Water was provided for a variety of users including ordinary people by means of fountains, private users, public baths buildings and (in Rome) naumachia. Surplus and waste water was used to flush latrines, streets and/or the sewers.

With a few exceptions, the water from the aqueducts reached only the ground floor of apartment buildings. The tenants of the upper floors had to rely on slaves to carry water or go themselves and draw water from the nearest fountain. Because fire was a constant concern, Romans were encouraged to keep water stored in their rooms. It is not difficult to imagine the problem sixth-floor residents, with no running water, had in dealing with fire and public sanitation. Residents of apartment buildings lived with a constant fear of fire (Juvenal):
for what disheartens worse than the exhausting dangers of this town, the dread of flashfire's ruin or falling houses or poets spouting their dull, awful verses.
Many must also have lived in a constant state of squalor. In fact, fire probably served an important public sanitation function. We know that Rome was struck by massive fires on several occasions. Most notable was the fire during the reign of the Emperor Nero which destroyed large sections of Rome because the city had no effective means of stopping the spread of the fire. Juvenal (1965, p. 43) indicated that arson was a problem, " . . . rumors hint that he set his house afire".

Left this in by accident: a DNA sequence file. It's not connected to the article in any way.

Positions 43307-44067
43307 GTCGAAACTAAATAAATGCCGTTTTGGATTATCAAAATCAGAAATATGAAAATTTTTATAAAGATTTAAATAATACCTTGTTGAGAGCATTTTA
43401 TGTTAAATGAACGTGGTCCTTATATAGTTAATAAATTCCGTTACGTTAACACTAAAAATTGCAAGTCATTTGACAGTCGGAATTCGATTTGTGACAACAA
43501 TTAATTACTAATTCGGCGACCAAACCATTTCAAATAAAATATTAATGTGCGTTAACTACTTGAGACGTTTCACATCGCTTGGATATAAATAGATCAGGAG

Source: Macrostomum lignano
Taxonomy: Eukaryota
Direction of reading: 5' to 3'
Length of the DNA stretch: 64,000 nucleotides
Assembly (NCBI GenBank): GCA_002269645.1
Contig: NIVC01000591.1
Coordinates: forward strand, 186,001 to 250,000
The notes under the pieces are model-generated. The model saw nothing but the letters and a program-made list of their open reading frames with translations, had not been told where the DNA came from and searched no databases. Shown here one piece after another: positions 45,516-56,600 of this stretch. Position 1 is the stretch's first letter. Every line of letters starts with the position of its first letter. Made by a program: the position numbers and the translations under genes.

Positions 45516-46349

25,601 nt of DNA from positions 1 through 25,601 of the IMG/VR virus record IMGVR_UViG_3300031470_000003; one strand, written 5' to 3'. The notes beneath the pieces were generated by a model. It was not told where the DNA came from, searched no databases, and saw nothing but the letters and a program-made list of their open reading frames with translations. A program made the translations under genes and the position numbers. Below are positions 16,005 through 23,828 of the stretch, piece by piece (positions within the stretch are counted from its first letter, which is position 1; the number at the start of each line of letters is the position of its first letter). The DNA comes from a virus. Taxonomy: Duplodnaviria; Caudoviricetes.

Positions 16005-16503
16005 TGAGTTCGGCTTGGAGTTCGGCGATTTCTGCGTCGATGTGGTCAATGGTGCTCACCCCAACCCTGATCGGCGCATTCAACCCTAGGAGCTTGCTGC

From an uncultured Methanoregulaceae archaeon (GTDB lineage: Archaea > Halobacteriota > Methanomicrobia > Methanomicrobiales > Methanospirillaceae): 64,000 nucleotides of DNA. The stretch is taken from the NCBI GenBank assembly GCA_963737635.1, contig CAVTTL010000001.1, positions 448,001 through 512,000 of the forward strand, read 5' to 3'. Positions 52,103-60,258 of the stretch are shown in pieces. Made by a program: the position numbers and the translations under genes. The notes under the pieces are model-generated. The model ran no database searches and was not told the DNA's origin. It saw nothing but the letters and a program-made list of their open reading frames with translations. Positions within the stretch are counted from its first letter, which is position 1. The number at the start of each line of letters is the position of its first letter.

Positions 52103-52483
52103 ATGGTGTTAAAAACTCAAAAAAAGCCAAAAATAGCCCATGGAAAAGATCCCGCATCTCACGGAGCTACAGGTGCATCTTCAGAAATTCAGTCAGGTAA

Drawing of a calix as presented in
Hodge 1991
A castellum - in Rome there were 247 known castella (Hodge, 2002:291, see Rome, first table) - was also built where the water was channelled to public users. As the number of aqueducts in Rome increased, favoured individuals were granted private supplies; water was diverted to their private residences. Although most castella belonged to the state, when enough private users existed to justify it, and they could afford it, they could build a private castellum at a location approved by a waterworks inspector (Hodge, 2002:294). Once collected in the distribution tank, the water was carried out to various places through lead or tile pipes (fistulae), which were connected to the castellum via what was called a calix, see illustration, a pipe with fixed diameter, often made of bronze. As explaned above there was a water tax. This was determined by the diameter of the calix (if present).

The number of connections to private customers were limited; most Romans were obliged to get their supply of domestic water from public fountains. Water was supposedly only piped into the abodes of those lucky enough to have official authorization, but having running water was so desirable that Romans were constantly bribing water officials to tap an aqueduct. Frontinus () described a problem called "puncturing":